Aa function that applies a single transform to its input set, yielding an output setcontaining only those members of the input set that satisfy the transform criteria.An example would be a search function that accepts only a single string and outputsa list of line numbers where the string was found.
PKCS (Public Key Crypto Standards)
A set of de facto standards for public key cryptography developed in cooperationwith an informal consortium (Apple, DEC, Lotus, Microsoft, MIT, RSA, andSun) that includes algorithm-specific and algorithm-independent implementationstandards. Specifications defining message syntax and other protocols controlledby RSA Data Security Inc.
PKI (Public Key Infrastructure)
A widely available and accessible certificate system for obtaining an entity’s publickey with some degree of certainty that you have the “right” key and that it has notbeen revoked.
The input of a cipher. The cipher starts with plaintext, and uses a key (q.v) to createciphertext.
Pseudo-random number generator
A mathematical process that gives apparently random numbers.
The privately held “secret” component of an integrated asymmetric key pair, oftenreferred to as the decryption key.
The publicly available component of an integrated asymmetric key pair oftenreferred to as the encryption key.
An important aspect to many cryptosystems, and a necessary element in generatinga unique key(s) that are unpredictable to an adversary. True random numbersare usually derived from natural sources.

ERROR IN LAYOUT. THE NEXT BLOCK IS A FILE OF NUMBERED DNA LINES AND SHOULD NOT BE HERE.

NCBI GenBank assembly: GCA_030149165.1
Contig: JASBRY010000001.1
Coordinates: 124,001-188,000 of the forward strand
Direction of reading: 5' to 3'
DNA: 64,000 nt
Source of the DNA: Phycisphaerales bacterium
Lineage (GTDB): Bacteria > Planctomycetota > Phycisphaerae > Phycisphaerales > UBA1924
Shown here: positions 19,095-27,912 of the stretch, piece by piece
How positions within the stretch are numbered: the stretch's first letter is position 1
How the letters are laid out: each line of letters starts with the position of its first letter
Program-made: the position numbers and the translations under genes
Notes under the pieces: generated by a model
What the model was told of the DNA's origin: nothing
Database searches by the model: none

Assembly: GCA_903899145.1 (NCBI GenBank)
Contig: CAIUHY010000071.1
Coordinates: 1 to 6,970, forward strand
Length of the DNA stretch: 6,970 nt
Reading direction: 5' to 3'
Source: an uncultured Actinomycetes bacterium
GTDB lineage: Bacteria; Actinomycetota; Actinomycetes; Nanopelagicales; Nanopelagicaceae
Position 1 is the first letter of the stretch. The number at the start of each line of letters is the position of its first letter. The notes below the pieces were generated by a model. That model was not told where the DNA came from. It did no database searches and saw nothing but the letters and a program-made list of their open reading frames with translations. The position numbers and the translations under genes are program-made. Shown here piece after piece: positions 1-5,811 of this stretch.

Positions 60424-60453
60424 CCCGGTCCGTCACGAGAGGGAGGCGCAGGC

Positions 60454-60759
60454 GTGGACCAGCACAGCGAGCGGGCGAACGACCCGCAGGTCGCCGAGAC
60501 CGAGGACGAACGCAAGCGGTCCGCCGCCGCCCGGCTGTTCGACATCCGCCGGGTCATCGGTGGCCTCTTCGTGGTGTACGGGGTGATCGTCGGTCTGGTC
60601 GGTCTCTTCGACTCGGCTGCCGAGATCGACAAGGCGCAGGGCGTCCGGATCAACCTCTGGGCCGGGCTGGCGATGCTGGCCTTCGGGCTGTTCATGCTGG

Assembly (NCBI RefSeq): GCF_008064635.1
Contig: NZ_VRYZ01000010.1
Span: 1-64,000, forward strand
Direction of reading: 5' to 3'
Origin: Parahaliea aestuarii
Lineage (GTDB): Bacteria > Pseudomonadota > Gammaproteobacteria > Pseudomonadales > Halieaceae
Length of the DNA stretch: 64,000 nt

RC2 (Ron’s Cipher 2)
Variable key size, 64-bit block symmetric cipher, a trade secret held by RSA, SDI.
RC4 (Ron’s Cipher 4)
Variable key size stream cipher, once a proprietary algorithm of RSA Security, Inc.
RC5 (Ron’s Cipher 5)
A block cipher with a variety of arguments, block size, key size, and number ofrounds.
An algorithm developed for the European Community’s RIPE project, designedto resist known cryptanalysis attacks and produce a 128-bit hash value, a variationof MD4.
A U.S.-patented block cipher algorithm developed by M. Wood, using a 160-bitkey and an 80-bit block.
Retraction of certification or authorization.
RFC (Request for Comment)
An IETF document, either FYI (For Your Information) RFC sub-series that areoverviews and introductory or STD RFC sub-series that identify specify Internetstandards. Each RFC has an RFC number by which it is indexed and by which itcan be retrieved (www.ietf.org).
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